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Monday, September 18, 2006

In bed with Natsuko

It's been a week now since *Twinkle* ventured off to Kansai, 3 hours west of Tokyo. Last night I could stand the lonliness and isolation no more, and finally succumbed to the randy Natusuko who has been desperately trying to seduce me these past few days, by wearing no clothes and making it blatantly obvious that she would not resist were I to make a move.


Had a great day today, courtesy of the newly-opened IKEA Yokohama. It's only Japan's second branch, and having only been open 3 days, and today being a public holiday, it was understandably HEAVING! The traffic jam caused by the store's popularity went all the way back to the motorway, whilst the queue to actually enter the place on foot was also pretty damn long. We joined the 'tail end' of it, as you can see.


The primary reason for my visit was to meet up with Emmie and Russ who had hired a van in Shimoda with friends, in order to equip their countryside residence. Tom and Miyu, who've just moved into the Imperial Heights, were also after a table etc, so it seemed a great opportunity to make a whole day of it. I bought a blue towel, a lampshade and 6 cookies.

It was whilst at IKEA that I spotted two unfortunate souls who have what it possibly the most boring job to have ever been created by a Western company in Japan (there's still no beating Japanese 'public safety' companies when it comes to the big prize).

Bag folding.

Here we have a huge mountain of heavy-duty once-used IKEA bags, that need flattening and folding back into their original shape for the use of future customers.


Imagine being told you were going to be on bag-folding duty for the rest of the day.

Russ and I were saying how impressed we were with how well the place was run, considering it's infant status and the fact that it was overun with thousands of shoppers. I was impressed by the staff who spoke not only Japanese and English, but Dutch too. Oh, and the gaijin employees - I've never seen so many before! The ones I heard spoke pretty good Nihongo too. All in all, mightily impressed. Now if only one could be sure that the poor vietnamese workers who made those rugs that sell for 200 yen received such good training and care.

In other news, this morning, for the first time in my life, I saw a man wiping a dog's bum with toilet paper on the street.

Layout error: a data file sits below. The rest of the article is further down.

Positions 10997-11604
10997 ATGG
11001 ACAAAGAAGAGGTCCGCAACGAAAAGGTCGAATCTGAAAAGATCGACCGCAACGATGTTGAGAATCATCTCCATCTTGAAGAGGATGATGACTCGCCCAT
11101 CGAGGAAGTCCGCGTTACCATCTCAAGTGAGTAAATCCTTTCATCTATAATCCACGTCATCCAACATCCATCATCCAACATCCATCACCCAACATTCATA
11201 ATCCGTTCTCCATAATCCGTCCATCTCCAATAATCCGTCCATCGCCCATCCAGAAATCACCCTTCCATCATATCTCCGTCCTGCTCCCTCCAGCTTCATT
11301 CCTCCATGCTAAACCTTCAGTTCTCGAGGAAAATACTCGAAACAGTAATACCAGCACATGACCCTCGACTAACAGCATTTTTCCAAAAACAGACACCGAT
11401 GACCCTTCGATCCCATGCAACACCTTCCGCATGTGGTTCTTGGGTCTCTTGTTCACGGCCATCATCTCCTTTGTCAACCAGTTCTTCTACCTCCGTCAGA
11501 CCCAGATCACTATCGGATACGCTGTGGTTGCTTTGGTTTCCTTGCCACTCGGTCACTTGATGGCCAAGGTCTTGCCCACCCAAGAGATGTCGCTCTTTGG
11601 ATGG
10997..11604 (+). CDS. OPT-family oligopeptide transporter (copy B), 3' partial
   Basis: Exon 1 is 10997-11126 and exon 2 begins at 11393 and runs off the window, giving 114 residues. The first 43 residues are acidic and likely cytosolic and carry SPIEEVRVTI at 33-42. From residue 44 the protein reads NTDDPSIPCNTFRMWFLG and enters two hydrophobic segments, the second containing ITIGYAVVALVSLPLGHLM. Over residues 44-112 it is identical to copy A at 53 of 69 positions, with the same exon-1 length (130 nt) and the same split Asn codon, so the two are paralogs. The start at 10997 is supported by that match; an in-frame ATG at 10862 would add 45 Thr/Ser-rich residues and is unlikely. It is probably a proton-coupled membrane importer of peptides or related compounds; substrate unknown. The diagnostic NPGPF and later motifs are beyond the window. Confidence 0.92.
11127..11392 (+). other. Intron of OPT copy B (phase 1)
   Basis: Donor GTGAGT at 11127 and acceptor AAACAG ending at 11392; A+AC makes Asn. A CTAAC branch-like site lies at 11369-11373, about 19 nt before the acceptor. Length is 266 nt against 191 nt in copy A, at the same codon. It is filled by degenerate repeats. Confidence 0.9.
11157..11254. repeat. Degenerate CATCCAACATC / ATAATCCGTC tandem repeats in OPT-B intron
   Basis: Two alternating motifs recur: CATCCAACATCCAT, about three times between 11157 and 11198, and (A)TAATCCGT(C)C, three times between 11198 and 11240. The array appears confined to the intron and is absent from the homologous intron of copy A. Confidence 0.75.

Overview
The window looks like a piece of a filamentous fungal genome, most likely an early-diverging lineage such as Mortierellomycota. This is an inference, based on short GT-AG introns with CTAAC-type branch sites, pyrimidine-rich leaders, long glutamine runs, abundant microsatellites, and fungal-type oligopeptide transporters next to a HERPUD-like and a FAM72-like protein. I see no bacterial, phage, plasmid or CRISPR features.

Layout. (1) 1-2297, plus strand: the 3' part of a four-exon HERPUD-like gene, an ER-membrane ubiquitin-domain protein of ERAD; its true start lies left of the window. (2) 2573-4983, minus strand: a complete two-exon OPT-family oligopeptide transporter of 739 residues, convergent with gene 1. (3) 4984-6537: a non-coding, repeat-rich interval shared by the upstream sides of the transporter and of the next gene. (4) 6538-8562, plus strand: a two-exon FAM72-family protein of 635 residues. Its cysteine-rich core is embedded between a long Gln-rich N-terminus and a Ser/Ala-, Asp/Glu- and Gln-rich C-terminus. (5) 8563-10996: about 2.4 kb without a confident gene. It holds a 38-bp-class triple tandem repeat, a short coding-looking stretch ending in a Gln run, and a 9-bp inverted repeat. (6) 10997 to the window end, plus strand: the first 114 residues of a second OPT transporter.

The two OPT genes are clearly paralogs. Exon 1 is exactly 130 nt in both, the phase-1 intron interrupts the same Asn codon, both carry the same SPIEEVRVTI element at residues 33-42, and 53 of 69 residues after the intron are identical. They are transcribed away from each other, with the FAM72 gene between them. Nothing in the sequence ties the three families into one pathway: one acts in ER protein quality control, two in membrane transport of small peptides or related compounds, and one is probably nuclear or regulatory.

I kid you not.

He was right outside Tom and Miyu's mansion when we left for IKEA... I really had to look twice. I don't think he was even wearing gloves. It was a bit tricky to look without appearing to be looking, if you see what I mean. Anyhow, I needed proof that it's quite true that if (as Tom said) Alien's were to land in Japan they'd think that dogs were the rulers of the planet, so I took this photo from a distance.


Examining it now, I can see a wheel to the right-hand-side of the dog. A little wheel, the sort that you might find on those little carts for dogs that don't have the use of their back legs. A disabled dog! Oh no! Maybe it needed its bum wiped for medical reasons, and there was me taking the piss. I felt terrible (but stil decided to post it on TDM).

I got very stressd last week when told of the amount of work that was required in order for us to pass our non-language modules at Rikkyo. Basically, I wanted to take some regular classes in japanese, like all normal Japanese students, but was told that if I did so, and failed the exam (as I probably would as my language ability is no way near the level required to understand proffessor talk then write an essay under exam conditions), then I wouldn't receive the relevant credits, and thus would not pass overall.

I called my uni in Sheffield today to discuss this issue (Hurray for almost-free Skype! I find it quite ironic that it costs me far less to call university this year than it did last year, when I was about 10,000km closer to the place!). Anyway, turns out that all Sheffield is interested in is the results of my core language modules, and my so-called Year Abroad Project. This is just what I wanted to hear, as I really want to concentrate on my core language modules. I can also take some regular classes taught in japanese and try my hardest to understand what's being said - but if, at the end of the day I were to fail those non-core modules it wouldn't actually matter.

*Twinkle* and I may have a look at some other apartments tomorrow, as we've heard a couple of bad reports of the company we were going to use. However, time and money are in short supply, so we may end up going for the place we've already reserved. It will be so good to live together. After all, regular fantastic sex is what life is all about. Tee hee.

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